NOTTINGHAM, England: Sneakers, once a symbol of athletics, have transcended their primary function to become fashionable and commercial objects of desire.
From sportswear and street style to catwalk fashion, sneakers have established themselves as cultural products.
The global sneakers market was valued at around US $ 79 billion in 2020 and is expected to reach US $ 120 billion by 2026. With such huge growth, it is no surprise that they are considered a large company. .
These are the advancements in the sneaker industry that a new exhibition at the Design Museum in London explores how the shoe has become an undisputed cultural symbol of our time.
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COMFORT IS KING
The last decade has seen a huge change in the way sneakers are worn. Slipping on a pair is no longer frowned upon in the workplace or on more formal occasions. Even UK label experts Debrett’s have given their approval, deeming them socially acceptable for chic and casual occasions.
The continued dominance of the athleisure trend has had a significant impact on the growth of sneaker sales, as well as the pursuit of comfort. This only increased during the pandemic as lockdowns pushed people to prioritize comfort more, leading to increased sales of loungewear, sportswear and flats like sneakers.
As such, sneakers have gone from the niche to become coveted fashionable items. Shoes are now the best-selling category in the online luxury market and sneakers have been a big contributor to this growth.
High fashion brands from Gucci to Balenciaga set the tone in the luxury sneaker market. In 2017, Balenciaga’s Triple S became the biggest seller in the luxury sneaker market and its popularity seems unstoppable.
To understand how the sneaker became a shoe phenomenon, it is important to trace its heritage from function to cultural icon.
FROM TENNIS SHOES TO TRACK
The first athletic shoes were created by the Liverpool Rubber Company, founded by John Boyd Dunlop, in the 1830s. Dunlop was an innovator who discovered how to bind canvas uppers to rubber soles. These were known as sandhoes and worn by the Victorians on their beach trips.
Historian Thomas Turner defines the final decades of the 19th century as a time when industrial progress and social change were paired with a growing enthusiasm for sports, especially lawn tennis.
This resulted in the need for a more specialized type of shoe, which Dunlop’s rubber sole could meet. Dunlop launched their now iconic Green Flash model in 1929, worn by tennis legend Fred Perry at Wimbledon.
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Other important sports shoes of the 20th century include the Converse All Star, designed for basketball. However, it was Adidas and Nike that both shaped the evolution of the sneaker from sport to style.
Founded by Adi Dassler in Germany in 1924 under the name “Gebruder Dassler Schuhfabrik”, the company was later renamed Adidas in 1949. The brand created the first running shoe with a full leather sole and hand forged tips. , which was worn by Jessie Owens at the 1936 Berlin Olympics.
Nike was created by Bill Bowerman and Phil Knight in 1964 as Blue Ribbon Sports and became Nike Inc in 1971. This coincided with the running craze that hit America.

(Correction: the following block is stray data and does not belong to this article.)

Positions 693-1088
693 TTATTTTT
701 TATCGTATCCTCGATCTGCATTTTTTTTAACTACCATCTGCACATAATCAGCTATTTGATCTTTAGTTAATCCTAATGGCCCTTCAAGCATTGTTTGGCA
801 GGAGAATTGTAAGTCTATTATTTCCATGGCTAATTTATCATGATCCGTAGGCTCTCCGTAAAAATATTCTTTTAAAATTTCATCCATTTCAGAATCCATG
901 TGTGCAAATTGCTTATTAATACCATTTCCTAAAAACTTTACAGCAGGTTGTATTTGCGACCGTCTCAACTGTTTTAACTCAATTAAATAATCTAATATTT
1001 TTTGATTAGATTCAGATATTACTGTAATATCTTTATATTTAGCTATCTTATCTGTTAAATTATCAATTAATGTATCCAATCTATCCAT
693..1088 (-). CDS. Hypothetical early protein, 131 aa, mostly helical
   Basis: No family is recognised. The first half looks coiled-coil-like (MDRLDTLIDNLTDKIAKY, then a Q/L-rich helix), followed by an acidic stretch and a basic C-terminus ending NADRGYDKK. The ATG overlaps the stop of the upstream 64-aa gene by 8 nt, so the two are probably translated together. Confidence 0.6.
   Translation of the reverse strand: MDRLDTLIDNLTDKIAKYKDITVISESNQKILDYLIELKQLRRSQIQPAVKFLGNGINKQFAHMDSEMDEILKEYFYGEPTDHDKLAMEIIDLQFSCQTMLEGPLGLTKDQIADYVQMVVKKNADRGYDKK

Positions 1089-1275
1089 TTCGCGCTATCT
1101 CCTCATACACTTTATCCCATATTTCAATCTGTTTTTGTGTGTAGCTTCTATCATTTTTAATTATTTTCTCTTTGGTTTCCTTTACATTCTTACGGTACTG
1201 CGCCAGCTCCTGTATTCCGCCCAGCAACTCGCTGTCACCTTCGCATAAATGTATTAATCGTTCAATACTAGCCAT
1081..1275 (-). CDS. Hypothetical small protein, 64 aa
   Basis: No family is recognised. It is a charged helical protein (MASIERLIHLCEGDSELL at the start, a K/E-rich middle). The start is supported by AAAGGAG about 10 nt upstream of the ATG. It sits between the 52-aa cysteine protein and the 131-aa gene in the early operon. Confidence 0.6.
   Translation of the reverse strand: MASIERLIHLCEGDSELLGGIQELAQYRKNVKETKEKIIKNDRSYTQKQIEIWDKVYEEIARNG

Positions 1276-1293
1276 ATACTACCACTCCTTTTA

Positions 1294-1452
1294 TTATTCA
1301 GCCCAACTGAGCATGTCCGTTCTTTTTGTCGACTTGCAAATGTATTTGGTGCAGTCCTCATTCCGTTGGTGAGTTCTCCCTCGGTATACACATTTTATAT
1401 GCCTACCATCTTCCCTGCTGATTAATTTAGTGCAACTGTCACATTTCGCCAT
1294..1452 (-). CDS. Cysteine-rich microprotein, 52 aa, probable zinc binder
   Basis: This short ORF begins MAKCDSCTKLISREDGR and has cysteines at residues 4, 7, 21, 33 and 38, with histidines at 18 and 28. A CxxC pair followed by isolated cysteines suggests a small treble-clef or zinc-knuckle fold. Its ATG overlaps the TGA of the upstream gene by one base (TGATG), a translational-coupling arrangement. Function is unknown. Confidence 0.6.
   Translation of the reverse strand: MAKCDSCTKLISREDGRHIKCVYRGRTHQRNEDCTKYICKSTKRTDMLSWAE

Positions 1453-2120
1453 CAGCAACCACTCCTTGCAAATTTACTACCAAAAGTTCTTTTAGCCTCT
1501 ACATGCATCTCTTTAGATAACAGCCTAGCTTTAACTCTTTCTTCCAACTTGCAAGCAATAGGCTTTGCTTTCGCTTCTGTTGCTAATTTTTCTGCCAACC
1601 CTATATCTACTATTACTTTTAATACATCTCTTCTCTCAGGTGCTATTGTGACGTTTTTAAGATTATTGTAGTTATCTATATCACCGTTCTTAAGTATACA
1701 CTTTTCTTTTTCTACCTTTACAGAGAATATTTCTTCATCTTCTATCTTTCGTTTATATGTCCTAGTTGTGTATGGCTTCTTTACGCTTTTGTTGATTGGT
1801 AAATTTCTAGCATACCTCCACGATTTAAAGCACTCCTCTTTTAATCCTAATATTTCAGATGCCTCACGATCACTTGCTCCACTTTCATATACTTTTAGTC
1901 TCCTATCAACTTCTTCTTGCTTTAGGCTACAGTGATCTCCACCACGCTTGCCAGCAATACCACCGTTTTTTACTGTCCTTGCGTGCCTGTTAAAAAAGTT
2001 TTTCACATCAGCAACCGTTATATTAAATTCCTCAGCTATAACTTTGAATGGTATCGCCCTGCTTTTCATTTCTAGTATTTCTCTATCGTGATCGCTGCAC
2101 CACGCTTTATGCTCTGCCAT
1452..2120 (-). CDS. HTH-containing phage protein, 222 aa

Nike’s first commercial model was the Cortez, cushioned for running. The Cortez was worn by Tom Hanks in Forrest Gump, ensuring Nike’s cultural status.
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THE MARKETING OF COOL
Sociologist Yuniya Kawamura’s research on sneakers defines three waves of the phenomenon. The first wave of the 1970s was defined by an underground sneaker culture and the emergence of hip-hop.
Adidas’ Samba design, as a key example, has become a key part of Terrace Fashion within the football fan subculture. In 1986, Run-DMC released the song My Adidas, leading to a sponsorship deal with the brand. This forged the deep-rooted place of the sneaker in popular culture.
The second wave of the phenomenon began in 1984 with the launch of the Nike Air Jordans. This gave rise to the commodification of sneakers and their desirability as status items, fueled by celebrity support.
For Kawamura, the third wave is marked by the digital age and the resulting growth in sneaker marketing and resale culture. The global sneaker resale market was valued at US $ 6 billion in 2019 and is expected to reach US $ 30 billion by 2030.
The growing presence of “sneakerheads” who collect and sell sneakers has allowed them to maintain their cult status. Nike and Adidas regularly release limited edition shoes associated with a celebrity, hip-hop star, or athlete.
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It’s not uncommon for people to go to great lengths to get their hands on these rare models, lining up all night. Examples include Nike Air Yeezy 2 Red October and Air Jordan x 1 Off-White Chicago.
These shoes have a retail value of US $ 190 to US $ 240 and sell for between US $ 1,695 and US $ 6,118. The lucrative sneaker resale market has created a new cult of sneaker enthusiasts who, through their entrepreneurial spirit, generate significant hype as well as personal income.
From sports to fashion, sneakers dominate the consumer market. Yet despite their mainstream adoption, sneakers retain their freshness as cultural icons.
Naomi Braithwaite is Senior Lecturer in Fashion Marketing and Branding at Nottingham Trent University. This comment first appeared on The Conversation.